Another Round of Poker: Internal and external pressures may yet make Tehran willing to negotiate a peaceful end to this crisis
Tensions are rising again over Iran’s nuclear program. But mounting internal and external pressures may yet make Tehran willing to negotiate a peaceful end to this crisis.
“Talks are going slowly but Iran’s centrifuges are moving quickly,” said one US Congressman recently of the frustrating summer of high-stakes talks on Iran’s nuclear program. While meetings in Istanbul and Baghdad in April and May left P5+1 negotiators (the five permanent members of the U.N. Security Council plus Germany) with some hope that progress could be made toward limiting any military aspects of Tehran’s nuclear program, a third round of talks in Moscow in June proved so disappointing that no further high-level meetings were immediately scheduled.
As talks have proved fruitless, the pressure on all sides to bring this conflict to some sort of conclusion has continued to mount. A new round of crippling US and EU sanctions hit Iran in July, further squeezing the Iranian economy and prompting Tehran to renew its threats to block the Strait of Hormuz, and test new anti-ship missiles in anticipation of a conflict in the Persian Gulf. The United States has countered by sending more warships into the Gulf region, including a second aircraft carrier, the USS John C. Stennis. In Israel, Prime Minister Benjamin Netanyahu warned this week that “time to resolve this issue peacefully is running out,” again raising the possibility of a unilateral Israeli strike on Iranian nuclear sites. The Iranian nuclear crisis, after a few quiet months, appears back in full swing.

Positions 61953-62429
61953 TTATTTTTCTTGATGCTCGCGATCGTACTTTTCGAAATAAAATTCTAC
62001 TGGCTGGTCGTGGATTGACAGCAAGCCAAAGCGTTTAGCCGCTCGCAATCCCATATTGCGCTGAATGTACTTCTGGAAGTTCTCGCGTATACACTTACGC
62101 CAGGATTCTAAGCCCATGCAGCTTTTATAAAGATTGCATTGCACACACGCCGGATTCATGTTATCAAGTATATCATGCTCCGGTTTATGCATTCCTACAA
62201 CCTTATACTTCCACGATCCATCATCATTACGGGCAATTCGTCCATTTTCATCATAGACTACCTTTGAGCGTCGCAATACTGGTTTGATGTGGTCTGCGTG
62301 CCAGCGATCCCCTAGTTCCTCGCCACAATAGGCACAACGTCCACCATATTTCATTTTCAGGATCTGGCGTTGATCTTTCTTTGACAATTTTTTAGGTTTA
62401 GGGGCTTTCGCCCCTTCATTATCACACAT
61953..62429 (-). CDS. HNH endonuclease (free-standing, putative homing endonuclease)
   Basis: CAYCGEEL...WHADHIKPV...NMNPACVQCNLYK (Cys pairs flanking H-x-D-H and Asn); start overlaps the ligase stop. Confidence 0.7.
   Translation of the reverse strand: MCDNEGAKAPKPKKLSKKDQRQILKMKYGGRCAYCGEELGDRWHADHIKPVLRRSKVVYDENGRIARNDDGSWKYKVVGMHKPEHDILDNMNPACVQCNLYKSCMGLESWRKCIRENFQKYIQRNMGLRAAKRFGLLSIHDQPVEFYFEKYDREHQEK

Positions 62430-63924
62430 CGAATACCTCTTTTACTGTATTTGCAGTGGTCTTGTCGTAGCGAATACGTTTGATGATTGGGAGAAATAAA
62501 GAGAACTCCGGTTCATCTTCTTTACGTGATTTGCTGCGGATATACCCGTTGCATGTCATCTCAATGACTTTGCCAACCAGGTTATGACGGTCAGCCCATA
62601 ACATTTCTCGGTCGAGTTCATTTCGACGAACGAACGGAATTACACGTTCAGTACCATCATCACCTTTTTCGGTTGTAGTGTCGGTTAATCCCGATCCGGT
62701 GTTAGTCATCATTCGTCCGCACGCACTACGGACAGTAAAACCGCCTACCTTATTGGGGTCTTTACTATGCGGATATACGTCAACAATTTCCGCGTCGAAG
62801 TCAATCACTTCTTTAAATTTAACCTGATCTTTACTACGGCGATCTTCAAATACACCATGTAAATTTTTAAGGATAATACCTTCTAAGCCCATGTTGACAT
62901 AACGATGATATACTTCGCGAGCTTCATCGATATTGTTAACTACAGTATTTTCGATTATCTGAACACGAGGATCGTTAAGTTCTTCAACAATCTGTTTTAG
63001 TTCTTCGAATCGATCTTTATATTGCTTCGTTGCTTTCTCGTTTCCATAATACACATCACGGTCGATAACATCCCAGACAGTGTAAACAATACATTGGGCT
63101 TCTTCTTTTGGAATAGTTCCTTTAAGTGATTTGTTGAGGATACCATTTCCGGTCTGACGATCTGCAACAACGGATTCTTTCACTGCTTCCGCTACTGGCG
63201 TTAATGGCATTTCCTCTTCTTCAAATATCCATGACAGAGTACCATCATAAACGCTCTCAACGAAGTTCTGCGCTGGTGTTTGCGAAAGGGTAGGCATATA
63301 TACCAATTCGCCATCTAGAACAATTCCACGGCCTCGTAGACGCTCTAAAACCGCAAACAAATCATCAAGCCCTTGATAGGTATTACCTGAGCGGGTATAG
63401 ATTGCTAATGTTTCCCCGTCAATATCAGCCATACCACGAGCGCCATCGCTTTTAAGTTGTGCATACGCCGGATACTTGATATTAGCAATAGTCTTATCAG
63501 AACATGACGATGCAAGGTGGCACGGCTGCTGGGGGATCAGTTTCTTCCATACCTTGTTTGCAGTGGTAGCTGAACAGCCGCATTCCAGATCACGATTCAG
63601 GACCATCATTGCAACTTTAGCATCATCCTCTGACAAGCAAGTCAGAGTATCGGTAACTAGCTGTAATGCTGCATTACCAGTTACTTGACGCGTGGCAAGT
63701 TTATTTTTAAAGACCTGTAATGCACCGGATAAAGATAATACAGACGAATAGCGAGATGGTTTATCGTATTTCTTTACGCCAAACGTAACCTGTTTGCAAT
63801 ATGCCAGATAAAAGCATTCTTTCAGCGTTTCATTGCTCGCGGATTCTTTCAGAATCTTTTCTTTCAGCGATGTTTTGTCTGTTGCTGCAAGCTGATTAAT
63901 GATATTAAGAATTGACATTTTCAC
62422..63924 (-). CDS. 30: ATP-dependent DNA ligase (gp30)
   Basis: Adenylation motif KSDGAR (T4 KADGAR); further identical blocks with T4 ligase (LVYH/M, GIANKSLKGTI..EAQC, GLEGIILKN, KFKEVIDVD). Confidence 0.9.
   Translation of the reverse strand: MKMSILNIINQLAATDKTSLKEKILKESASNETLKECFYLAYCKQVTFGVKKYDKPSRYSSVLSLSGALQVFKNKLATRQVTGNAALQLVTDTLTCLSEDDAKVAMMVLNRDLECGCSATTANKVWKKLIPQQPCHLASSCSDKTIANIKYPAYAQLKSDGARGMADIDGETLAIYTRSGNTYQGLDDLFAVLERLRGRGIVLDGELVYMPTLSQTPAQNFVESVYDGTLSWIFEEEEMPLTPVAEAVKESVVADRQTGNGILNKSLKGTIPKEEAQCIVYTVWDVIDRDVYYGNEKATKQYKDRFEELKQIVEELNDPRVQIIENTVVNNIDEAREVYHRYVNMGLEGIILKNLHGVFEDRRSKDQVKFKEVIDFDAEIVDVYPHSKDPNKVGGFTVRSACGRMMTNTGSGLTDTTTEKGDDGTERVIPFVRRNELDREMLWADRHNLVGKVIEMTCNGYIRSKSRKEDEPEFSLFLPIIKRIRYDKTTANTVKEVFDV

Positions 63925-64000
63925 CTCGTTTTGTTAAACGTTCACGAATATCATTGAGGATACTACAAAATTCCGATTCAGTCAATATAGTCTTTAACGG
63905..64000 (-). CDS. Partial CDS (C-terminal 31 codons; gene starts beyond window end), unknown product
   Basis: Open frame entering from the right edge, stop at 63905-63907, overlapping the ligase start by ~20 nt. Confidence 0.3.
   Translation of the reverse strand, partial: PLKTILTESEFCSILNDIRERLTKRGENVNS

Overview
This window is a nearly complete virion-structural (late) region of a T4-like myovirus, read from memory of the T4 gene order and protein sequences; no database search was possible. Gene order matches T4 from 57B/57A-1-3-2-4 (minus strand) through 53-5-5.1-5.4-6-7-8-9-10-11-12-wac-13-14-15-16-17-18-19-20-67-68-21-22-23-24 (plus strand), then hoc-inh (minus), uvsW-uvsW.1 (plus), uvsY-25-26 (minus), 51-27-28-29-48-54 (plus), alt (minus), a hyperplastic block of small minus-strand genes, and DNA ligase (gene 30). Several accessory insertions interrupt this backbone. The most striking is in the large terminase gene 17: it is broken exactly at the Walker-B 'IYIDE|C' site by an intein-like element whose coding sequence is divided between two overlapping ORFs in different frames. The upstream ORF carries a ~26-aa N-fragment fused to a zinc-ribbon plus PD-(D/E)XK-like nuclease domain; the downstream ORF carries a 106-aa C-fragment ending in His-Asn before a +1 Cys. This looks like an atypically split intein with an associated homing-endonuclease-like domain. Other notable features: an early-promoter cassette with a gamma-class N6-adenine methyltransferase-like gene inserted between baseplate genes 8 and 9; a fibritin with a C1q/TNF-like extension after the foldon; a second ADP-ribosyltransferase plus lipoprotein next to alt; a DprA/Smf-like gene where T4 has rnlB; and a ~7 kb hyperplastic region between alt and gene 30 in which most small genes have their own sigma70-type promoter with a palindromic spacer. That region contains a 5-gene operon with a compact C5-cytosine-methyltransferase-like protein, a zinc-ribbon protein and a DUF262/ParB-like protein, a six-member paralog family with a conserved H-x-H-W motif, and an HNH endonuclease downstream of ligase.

However, as this game of nuclear poker threatens to enter a dangerous new phase, policy makers in Washington and Brussels should keep several things in mind. First, the sanctions in this latest round are “the toughest Iran has ever faced,” according to US Defense Secretary Leon Panetta. They represent a hard-worked, unprecedented collaboration by the United States and European Union to cripple Iran’s oil exports, which comprise roughly 80 percent of the country’s foreign reserves.